Volunteers can help secure the future of Yorkshire’s precious waterways - Christine Mellor
Our charity, Canal & River Trust, which looks after 2,000 miles of waterways in England and Wales, relies on the support of local communities and conservation-minded people to ensure they are here to be handed onto future generations. And that’s why we’re calling out to people in Yorkshire to join our family of volunteers and help secure the future of our region’s precious waterways.
Volunteers’ Week, from 1-7 June, is fast approaching – and it’s the ideal time for people to discover more about our volunteering opportunities. Volunteers’ Week comes hot on the heels of the Big Help Out, an integral element of King Charles III’s coronation celebrations, which saw charities and organisations inspiring people to volunteer. We were delighted that many people joined in with activities Canal & River Trust ran in Yorkshire, including getting involved with our #PlasticsChallenge and signing up to become volunteers after coming along to one of our welcome sessions.
Our regular welcome sessions are the perfect opportunity for prospective volunteers to find out how volunteering by water can contribute to a healthy mind, body and planet. At these sessions, you can meet volunteers and have a go at some of our volunteering activities, find out what volunteering involves and how it can make a real difference to local communities. Whether you can spare just a few minutes or a couple of days, we have an incredible variety of volunteer roles that keep our 250-year-old network of canals and rivers alive - from the iconic lock keeper, to community, administrative and professional support roles, to wildlife and heritage conservation opportunities. We’re hosting a welcome session in Sowerby Bridge on June 7 and monthly thereafter - you can visit our website for more information about our welcome sessions.
With volunteering by water proven to come with added wellbeing benefits, it’s one of the myriad reasons people volunteer with Canal & River Trust. Research in 2021 found people who volunteer by water report being happier, feeling more worthwhile and less anxious than other volunteers or those who don’t volunteer at all.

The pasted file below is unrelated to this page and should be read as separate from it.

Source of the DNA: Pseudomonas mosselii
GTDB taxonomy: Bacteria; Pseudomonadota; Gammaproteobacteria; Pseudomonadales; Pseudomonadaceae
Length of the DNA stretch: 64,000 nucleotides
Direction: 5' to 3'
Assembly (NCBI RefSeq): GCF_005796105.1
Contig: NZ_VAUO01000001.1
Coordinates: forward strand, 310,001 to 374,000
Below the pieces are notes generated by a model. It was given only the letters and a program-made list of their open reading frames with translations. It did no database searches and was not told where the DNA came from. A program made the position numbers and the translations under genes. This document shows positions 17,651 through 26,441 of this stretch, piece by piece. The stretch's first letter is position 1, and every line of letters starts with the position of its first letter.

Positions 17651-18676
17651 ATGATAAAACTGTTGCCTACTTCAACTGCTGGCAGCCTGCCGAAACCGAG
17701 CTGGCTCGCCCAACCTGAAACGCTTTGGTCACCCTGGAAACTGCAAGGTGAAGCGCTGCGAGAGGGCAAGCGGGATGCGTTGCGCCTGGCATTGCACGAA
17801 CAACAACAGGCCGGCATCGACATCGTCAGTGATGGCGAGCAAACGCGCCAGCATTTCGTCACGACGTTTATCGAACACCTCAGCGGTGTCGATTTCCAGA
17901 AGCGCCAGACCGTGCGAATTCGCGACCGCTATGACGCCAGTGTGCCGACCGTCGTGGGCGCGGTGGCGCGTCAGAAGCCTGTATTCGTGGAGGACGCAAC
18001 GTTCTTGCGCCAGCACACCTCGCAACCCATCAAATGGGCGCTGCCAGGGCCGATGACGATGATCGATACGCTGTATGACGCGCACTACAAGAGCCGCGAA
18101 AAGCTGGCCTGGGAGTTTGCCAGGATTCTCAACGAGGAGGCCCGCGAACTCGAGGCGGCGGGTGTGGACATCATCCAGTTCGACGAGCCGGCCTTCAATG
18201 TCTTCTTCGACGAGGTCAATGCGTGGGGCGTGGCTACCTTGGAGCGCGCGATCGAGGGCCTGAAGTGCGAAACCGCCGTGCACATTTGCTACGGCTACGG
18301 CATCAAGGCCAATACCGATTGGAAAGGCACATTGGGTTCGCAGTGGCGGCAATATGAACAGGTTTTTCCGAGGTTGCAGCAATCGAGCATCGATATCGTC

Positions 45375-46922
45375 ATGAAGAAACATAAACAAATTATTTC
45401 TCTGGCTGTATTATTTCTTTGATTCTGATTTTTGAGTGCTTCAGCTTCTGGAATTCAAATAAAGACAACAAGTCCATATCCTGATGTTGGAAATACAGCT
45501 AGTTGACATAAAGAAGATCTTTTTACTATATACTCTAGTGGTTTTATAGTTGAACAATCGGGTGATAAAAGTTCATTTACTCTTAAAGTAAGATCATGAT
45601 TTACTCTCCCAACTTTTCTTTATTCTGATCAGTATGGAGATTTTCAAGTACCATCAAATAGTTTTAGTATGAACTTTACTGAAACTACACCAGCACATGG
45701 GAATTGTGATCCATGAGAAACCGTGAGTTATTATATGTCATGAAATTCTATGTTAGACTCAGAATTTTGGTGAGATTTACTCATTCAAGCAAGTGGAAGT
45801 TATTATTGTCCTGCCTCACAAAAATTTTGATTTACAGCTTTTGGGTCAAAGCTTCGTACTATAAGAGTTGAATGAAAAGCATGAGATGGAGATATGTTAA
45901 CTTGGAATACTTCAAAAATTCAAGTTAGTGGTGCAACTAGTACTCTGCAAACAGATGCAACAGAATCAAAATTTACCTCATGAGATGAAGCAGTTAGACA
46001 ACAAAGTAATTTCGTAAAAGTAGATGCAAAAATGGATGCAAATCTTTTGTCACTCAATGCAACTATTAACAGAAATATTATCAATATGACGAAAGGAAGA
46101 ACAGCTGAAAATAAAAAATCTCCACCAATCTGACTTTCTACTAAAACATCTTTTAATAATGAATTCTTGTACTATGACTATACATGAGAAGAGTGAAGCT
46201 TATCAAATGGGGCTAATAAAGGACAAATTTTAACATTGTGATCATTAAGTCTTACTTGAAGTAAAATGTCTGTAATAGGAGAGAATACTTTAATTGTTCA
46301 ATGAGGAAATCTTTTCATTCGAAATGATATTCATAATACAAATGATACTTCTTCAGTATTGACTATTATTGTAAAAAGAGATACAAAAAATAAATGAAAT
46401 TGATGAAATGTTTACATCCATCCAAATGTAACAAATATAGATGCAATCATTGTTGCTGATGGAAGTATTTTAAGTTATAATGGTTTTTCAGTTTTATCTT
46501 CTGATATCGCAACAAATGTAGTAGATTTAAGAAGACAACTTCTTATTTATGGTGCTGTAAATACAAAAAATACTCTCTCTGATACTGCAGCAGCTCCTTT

In a recent survey conducted on behalf of the Trust, half of people said the reasons they get involved with volunteering are to give something back to their community. Around a third said they volunteer to meet new people and make new friends. Mental wellbeing was another key reason, 30 per cent of volunteers said they get involved.
Pete, a retired paramedic and volunteer lock keeper on the South Yorkshire Navigation, credits volunteering along his local waterway for the restoration of his mental health and wellbeing. He says: “Volunteering and being beside the water has changed my life and I would recommend this therapy - because that is what it is - to anyone.”
Canals have become vital places in our urban and rural communities in providing important habitat for endangered wildlife and vital places for people to experience nature. As such, many of our volunteers enjoy getting out into nature, not only for their own wellbeing, but to make a positive impact on their local environment.
Take the gardening group who are transforming a previously unloved piece of urban land in central Leeds into a pleasant place to spend time and enjoy the wildlife that has made it home. And the group whose work between Sowerby Bridge and Woodside Mill achieved the prestigious Green Flag Award - with passers-by so inspired they are often recruited into the group.
Our volunteers really do make an impact in local communities and it’s wonderful that they are deservedly recognised, with several individuals and groups recently nominated by their local communities for a BBC Make A Difference Award.
Volunteering support in Yorkshire has grown in strength over the last few years - last year, nearly 102,000 volunteer hours were clocked up looking after the region’s waterways, an increase of 36 per cent on the previous year. And it’s vital this trend increases, especially at a time when Canal & River Trust’s existing annual Government grant (fixed with no allowance made for inflation over the period to 2027) is reducing significantly in real terms.
Beyond 2027, it seems highly likely the Government will seek to reduce its annual grant contribution, piling further pressure on the resources available to look after the network in the longer-term.
So now more than ever, we’re calling on people to join our family of volunteers to help our charity in its growing mission to protect and preserve the 320 miles of waterways in Yorkshire, an intrinsic and important part of the nation’s historic canal network.
See www.canalrivertrust.org.uk/volunteer or search for #VolunteerByWater on social media.
Christine Mellor is head of volunteering at the Canal & River Trust.